Speeches

The writings of Greek historians are heavily latent with speeches; this implies that it cannot be delivered in the original form of how it was reported. In this context there existed no handouts aimed at describing the contents.

Also in references to speeches, the historians used their own languages and never used that of the speakers. Speeches played crucial part in the historical work and lack of handout meant that there was no accurate representation of what it was said but what was put down by the historians in form of recorded speeches was considered a fundamental part of historical inquiry.

The speeches were a reflection of the background and an explanation of the characters, motives and the objectives of the core participants. The speeches form a good historical picture and the origins of the speech lied in Homeric epic (Grant, 1995).

Narratives

The Jews and Christian historiographers utilized providential narratives starting with history of creation. These narratives mattered because they hinted at something important in the future and demonstrated connectedness. Following the history of the French revolution and colonization in Africa and Asia, the Romans and the European historians published narratives which resituated the place of Europe in world history. The Greek cultures, religion and politics were presented and preserved in the form of narratives.

Historical inquiry of the Greek was characterized by several dynamics; intellectual revolution has opened up a new wave of energy into the field of historical inquiry. In the ancient Greece, historical writings were in the form of traditional poems. People wrote about the problems that afflict human existence in poem form before the art of recording was realized.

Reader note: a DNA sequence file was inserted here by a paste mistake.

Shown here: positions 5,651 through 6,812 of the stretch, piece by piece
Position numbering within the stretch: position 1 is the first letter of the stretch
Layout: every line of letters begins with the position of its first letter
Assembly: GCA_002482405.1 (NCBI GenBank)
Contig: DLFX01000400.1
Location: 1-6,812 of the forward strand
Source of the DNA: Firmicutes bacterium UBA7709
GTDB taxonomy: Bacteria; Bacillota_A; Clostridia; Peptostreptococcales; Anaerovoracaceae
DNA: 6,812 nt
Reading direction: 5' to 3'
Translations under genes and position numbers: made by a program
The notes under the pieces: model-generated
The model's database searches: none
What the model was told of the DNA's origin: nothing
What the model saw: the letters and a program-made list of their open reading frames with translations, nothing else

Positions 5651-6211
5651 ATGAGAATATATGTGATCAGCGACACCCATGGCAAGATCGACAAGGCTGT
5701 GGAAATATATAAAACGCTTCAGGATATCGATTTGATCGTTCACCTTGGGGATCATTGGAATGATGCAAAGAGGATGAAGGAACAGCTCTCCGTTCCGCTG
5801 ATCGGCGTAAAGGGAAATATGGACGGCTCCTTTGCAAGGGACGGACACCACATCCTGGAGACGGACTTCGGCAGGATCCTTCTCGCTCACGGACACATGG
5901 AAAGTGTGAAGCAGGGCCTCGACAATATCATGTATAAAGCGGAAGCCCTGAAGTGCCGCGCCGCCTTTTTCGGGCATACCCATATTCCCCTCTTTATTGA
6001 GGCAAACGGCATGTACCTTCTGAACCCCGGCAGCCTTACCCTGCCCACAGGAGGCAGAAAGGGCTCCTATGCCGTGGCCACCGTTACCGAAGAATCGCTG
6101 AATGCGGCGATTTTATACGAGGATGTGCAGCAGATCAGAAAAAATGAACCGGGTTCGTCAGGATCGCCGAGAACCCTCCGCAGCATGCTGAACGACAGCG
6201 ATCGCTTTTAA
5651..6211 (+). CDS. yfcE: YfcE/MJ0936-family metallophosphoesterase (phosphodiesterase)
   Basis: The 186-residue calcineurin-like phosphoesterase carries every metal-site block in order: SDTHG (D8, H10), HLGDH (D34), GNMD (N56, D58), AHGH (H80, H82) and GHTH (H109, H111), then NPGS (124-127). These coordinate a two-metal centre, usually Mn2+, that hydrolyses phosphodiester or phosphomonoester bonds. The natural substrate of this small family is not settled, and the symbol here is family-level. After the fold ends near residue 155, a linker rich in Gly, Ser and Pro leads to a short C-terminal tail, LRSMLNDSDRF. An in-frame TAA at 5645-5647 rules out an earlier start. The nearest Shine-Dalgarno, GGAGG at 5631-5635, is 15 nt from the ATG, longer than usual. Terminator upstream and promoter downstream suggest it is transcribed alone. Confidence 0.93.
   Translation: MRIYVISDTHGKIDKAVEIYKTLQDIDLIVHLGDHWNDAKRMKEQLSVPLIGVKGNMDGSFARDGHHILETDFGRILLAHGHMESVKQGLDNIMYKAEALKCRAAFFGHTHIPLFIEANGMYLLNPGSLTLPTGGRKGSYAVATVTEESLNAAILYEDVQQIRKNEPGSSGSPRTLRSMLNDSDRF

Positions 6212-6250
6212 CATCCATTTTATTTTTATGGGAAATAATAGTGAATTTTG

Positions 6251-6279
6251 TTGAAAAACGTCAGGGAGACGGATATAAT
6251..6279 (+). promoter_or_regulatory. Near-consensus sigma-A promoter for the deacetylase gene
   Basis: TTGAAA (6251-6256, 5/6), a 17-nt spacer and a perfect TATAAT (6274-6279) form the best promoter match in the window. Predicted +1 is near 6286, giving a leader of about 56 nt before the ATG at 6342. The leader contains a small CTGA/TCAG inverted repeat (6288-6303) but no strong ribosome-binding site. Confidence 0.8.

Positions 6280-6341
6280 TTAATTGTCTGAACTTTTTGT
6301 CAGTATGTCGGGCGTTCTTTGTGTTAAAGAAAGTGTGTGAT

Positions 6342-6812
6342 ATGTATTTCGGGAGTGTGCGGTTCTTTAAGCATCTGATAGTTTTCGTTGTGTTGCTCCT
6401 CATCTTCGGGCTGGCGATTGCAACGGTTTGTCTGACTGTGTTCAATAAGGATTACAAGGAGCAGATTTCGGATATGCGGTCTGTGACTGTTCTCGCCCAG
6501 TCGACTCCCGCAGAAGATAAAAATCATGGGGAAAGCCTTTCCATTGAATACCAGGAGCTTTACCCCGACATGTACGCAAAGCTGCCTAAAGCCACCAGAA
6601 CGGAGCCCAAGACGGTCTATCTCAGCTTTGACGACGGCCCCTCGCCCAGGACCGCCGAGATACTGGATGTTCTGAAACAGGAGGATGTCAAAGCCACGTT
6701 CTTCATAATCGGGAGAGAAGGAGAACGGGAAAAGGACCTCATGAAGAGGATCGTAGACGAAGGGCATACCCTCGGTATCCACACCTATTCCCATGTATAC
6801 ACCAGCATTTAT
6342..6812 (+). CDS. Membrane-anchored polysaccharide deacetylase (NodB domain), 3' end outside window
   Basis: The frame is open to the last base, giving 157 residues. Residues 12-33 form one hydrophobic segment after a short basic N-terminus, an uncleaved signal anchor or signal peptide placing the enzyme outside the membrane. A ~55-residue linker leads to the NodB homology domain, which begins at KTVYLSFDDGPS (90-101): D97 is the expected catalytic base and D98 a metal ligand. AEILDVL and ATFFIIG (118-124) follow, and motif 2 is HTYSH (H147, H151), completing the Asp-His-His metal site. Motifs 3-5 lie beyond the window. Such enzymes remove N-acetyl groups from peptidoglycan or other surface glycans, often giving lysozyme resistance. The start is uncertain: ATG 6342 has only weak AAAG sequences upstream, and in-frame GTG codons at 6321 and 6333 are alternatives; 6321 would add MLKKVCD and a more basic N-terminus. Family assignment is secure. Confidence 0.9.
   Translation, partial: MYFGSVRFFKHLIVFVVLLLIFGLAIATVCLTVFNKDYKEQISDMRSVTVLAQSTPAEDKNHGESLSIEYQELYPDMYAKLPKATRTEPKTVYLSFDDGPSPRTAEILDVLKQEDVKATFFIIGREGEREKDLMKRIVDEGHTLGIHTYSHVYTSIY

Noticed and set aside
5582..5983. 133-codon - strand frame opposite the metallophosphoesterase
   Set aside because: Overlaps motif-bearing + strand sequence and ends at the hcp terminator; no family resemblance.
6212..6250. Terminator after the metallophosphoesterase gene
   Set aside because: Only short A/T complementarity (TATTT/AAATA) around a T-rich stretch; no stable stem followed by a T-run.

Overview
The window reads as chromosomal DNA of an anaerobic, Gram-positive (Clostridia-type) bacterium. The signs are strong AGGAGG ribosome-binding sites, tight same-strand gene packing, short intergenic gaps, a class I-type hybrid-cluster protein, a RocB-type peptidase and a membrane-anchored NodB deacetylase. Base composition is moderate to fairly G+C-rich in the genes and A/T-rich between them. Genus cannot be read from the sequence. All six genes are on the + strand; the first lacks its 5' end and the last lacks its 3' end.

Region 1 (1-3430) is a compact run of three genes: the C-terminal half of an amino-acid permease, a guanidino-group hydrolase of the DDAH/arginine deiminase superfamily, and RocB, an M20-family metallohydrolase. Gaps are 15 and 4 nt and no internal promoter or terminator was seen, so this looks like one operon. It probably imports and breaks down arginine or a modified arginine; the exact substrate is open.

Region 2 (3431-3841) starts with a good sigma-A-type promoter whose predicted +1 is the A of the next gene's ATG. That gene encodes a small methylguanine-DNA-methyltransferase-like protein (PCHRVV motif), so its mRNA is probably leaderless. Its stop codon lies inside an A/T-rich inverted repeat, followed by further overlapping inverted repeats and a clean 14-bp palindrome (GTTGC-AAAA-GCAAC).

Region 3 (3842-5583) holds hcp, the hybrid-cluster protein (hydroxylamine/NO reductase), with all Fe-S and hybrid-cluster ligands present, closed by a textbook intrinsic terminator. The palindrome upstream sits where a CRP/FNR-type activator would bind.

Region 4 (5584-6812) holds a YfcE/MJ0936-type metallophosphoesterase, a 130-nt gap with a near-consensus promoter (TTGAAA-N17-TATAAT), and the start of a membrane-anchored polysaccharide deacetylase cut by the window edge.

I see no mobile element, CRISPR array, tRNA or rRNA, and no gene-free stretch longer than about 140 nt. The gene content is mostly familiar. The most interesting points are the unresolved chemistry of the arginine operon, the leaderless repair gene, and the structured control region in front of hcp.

Poetry treated an epic theme and it was also used to recount the deeds of heroes. The use of poetry was criticized by Thucydides when he argued that poetry was not perfect medium that can be used to transmit reality since it was bound to exaggerate the history (Breisach, 2007).

Homeric epics were considered by the Greeks as fascinating and useful tool of history. It was particularly aimed at educating the youth. The artistic creations of the epic influenced historical inquiry in Greek. The artistic impressions of the gods, languages and heroes created an impression and appreciation of the past. In the context of speech and poems, they enhanced reverence to the listeners and it created memories and records of the past and acted as the connections to the past (Breisach, 2007).

Conclusion

The Greek, Roman and Christian historiography utilized several modes of historical inquiry which included narratives, chronicles, poems and speeches. Though they varied based on their originators and how history was preserved, they shared the above tools of historical inquiry.

Christian history was preceded by the period of intellectual revolution and it marked the beginning of better approaches to historiography. Poetry and speeches were considered instrumental, the bards recited about past tales through rhythmic speech which followed strict patterns.

References

Anon. (n.d.). Ancient Literature and Roman Historiography. Retrieved on 19/09/2011 from: http://media.wiley.com/product_data/excerpt/31/14051218/1405121831-24.pdf

Breisach, E. (2007). Historiography: Ancient, Medieval, and Modern (3rd Ed.). Chicago: University Of Chicago Press.

Grant, M. (1995). The Greek and roman historians. New York, NY: Routledge.

Mehl, A. (2011). Roman Historiography: An Introduction to its Basic Aspects and Development (1st ed). New York, NY: Blackwell publishing limited

O’Brien, P. (2006). Historiographical traditions and modern imperatives for the restoration of global history. Journal of Global History vol. 1, pp 3–39 . Retrieved on 19/09/2011 from: http://enseignement.typepad.fr/printemps08/files/obrien_historiographical_traditions.pdf